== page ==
The Ascot resident was joined by hundreds of golfing friends and
colleagues when he officially launched the Bernard Gallacher Defibrillator Campaign 2014 at Wentworth Club in Virginia Water on Monday.
His campaign bids to see more automatic external defibrillators (AEDs)
in-stalled at golf clubs across the country after he suffered a cardiac arrest in August.
The 64-year-old has said his life was only saved by the availability of
an AED when he collapsed at the Marcliffe Hotel in Aberdeen while giving
a sports talk, as well as the quick-thinking of staff and guests.
The incident, which included medics having to restart his heart three
times during a 15-day stay at Aberdeen Royal Infirmary, has since
inspired Mr Gallacher and his wife Lesley to begin the campaign.
He said: “I consider myself incredibly fortunate that a defibrillator
was on hand in Aberdeen to resuscitate me following my sudden cardiac arrest.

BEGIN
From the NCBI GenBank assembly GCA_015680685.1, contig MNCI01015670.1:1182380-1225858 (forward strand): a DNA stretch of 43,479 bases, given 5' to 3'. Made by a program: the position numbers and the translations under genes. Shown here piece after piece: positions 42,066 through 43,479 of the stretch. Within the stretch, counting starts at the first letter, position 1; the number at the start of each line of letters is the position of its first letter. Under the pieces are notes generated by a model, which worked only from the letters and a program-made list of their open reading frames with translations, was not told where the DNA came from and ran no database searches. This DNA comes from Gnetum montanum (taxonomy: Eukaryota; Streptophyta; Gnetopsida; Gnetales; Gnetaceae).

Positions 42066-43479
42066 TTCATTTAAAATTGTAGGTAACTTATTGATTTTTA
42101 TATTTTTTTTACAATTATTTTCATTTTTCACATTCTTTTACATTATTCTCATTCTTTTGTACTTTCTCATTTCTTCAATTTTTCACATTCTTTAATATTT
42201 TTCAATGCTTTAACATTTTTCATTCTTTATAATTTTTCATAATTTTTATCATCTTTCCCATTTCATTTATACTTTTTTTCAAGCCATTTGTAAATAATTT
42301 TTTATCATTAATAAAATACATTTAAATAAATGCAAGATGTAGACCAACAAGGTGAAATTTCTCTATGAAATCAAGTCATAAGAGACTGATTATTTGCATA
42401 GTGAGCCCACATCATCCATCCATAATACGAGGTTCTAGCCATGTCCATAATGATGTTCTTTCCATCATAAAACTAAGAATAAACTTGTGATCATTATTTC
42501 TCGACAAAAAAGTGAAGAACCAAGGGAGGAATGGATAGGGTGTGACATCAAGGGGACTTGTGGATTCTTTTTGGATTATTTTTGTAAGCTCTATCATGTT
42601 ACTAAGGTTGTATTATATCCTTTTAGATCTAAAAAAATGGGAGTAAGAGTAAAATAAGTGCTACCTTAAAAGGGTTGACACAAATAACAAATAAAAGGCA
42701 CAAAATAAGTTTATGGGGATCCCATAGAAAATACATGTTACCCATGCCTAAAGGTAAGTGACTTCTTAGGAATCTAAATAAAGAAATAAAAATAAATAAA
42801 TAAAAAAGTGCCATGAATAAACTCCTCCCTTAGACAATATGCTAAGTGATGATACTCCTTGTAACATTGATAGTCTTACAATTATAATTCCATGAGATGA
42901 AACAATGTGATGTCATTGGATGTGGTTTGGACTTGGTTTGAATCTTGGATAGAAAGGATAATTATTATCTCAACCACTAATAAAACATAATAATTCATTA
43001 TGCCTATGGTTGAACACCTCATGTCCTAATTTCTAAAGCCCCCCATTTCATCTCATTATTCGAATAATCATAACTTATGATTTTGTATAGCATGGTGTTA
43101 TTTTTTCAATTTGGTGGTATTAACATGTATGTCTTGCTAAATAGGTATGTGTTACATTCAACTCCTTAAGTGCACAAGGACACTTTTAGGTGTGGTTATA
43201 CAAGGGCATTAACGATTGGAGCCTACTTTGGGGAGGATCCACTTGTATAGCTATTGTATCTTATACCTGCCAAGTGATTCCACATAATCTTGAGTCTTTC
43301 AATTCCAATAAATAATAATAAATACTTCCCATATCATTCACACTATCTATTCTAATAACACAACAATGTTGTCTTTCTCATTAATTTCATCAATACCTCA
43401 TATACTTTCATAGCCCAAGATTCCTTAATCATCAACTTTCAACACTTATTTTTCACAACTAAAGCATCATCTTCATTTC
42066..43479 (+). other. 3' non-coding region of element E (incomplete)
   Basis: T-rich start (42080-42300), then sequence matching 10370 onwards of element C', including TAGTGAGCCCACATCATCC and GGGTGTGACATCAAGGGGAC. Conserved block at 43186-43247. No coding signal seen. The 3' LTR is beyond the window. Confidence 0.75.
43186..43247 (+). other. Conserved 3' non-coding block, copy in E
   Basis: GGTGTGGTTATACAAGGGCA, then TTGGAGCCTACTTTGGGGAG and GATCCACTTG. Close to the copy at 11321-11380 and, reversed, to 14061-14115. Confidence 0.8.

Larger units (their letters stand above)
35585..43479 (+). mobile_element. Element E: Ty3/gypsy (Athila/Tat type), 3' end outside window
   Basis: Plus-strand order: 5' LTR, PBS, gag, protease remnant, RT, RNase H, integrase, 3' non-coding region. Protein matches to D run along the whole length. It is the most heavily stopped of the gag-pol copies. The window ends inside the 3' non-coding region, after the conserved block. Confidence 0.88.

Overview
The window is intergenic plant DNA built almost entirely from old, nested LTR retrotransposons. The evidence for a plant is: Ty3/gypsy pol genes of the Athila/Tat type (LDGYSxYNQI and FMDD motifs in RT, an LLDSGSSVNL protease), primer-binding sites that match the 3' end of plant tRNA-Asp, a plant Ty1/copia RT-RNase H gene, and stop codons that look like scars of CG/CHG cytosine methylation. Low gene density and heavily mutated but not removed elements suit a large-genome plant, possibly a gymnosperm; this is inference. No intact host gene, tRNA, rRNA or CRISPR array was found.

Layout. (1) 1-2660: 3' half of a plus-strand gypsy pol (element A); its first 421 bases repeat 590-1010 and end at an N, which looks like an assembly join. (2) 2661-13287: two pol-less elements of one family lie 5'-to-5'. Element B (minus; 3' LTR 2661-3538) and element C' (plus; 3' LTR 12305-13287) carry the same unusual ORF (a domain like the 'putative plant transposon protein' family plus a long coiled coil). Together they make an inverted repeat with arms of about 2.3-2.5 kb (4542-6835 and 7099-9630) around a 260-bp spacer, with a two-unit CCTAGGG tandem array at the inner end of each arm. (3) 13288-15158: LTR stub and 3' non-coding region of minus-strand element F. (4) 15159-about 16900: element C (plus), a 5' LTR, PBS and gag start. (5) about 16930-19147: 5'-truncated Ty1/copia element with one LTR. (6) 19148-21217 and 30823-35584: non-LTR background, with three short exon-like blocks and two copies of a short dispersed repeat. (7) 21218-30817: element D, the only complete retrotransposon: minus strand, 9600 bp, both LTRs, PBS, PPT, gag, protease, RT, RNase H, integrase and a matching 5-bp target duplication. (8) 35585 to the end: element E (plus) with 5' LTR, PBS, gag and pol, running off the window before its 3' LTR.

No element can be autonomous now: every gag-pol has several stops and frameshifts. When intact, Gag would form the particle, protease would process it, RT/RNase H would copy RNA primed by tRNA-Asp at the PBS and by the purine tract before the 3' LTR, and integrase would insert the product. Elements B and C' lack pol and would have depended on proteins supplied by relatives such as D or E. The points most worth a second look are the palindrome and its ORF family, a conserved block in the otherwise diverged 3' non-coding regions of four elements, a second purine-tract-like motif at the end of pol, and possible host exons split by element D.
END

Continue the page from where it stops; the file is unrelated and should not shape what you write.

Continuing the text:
“But for that AED and the quick-thinking, expertise and life-saving
skills of the medical personnel in the room that night, I wouldn’t be here today.
“Currently, just 30% of golf clubs have a defibrillator and our stated
aim is to try to raise awareness of the importance of having an AED
close by in case of emergency, and to increase that figure considerably
by encouraging every club or driving range in the UK and Ireland to have
at least one public-access defibrillator by the end of 2014.
“Cardiac arrest can happen to anyone at any time, and possibly on the
golf course. We want to do whatever it takes to raise the level of awareness of defibrillators.”
The campaign’s fundraising and awareness efforts is being run alongside
partnerships with the Professional Golfers’ Association (PGA) and heart
rhythm charity Arrhythmia Alliance.
Sandy Jones, chief executive of the PGA, said: “All of us at the
European Tour are fully supportive of Bernard and Lesley’s campaign to
get AEDs into every golfing facility in the UK and Ireland and we will
provide all possible assistance to ensure the Campaign achieves its ultimate goal.”
AEDs give simple audio and visual commands to guide users. They require
no medical training to use and cost around £1,300 each